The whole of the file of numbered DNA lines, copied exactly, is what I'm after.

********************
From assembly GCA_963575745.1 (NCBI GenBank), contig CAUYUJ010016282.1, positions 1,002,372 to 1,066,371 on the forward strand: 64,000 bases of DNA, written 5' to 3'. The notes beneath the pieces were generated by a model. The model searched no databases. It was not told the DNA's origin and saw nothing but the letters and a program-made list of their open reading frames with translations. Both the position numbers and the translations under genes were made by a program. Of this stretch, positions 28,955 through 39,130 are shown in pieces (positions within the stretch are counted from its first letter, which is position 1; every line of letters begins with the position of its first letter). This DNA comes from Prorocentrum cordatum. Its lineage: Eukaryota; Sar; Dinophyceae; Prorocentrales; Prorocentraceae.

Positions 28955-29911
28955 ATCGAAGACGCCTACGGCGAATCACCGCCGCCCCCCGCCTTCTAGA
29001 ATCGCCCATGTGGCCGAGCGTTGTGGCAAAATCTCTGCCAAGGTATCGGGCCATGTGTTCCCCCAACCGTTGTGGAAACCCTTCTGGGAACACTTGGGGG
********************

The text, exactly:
From assembly GCA_963575745.1 (NCBI GenBank), contig CAUYUJ010016282.1, positions 1,002,372 to 1,066,371 on the forward strand: 64,000 bases of DNA, written 5' to 3'. The notes beneath the pieces were generated by a model. The model searched no databases. It was not told the DNA's origin and saw nothing but the letters and a program-made list of their open reading frames with translations. Both the position numbers and the translations under genes were made by a program. Of this stretch, positions 28,955 through 39,130 are shown in pieces (positions within the stretch are counted from its first letter, which is position 1; every line of letters begins with the position of its first letter). This DNA comes from Prorocentrum cordatum. Its lineage: Eukaryota; Sar; Dinophyceae; Prorocentrales; Prorocentraceae.

Positions 28955-29911
28955 ATCGAAGACGCCTACGGCGAATCACCGCCGCCCCCCGCCTTCTAGA
29001 ATCGCCCATGTGGCCGAGCGTTGTGGCAAAATCTCTGCCAAGGTATCGGGCCATGTGTTCCCCCAACCGTTGTGGAAACCCTTCTGGGAACACTTGGGGG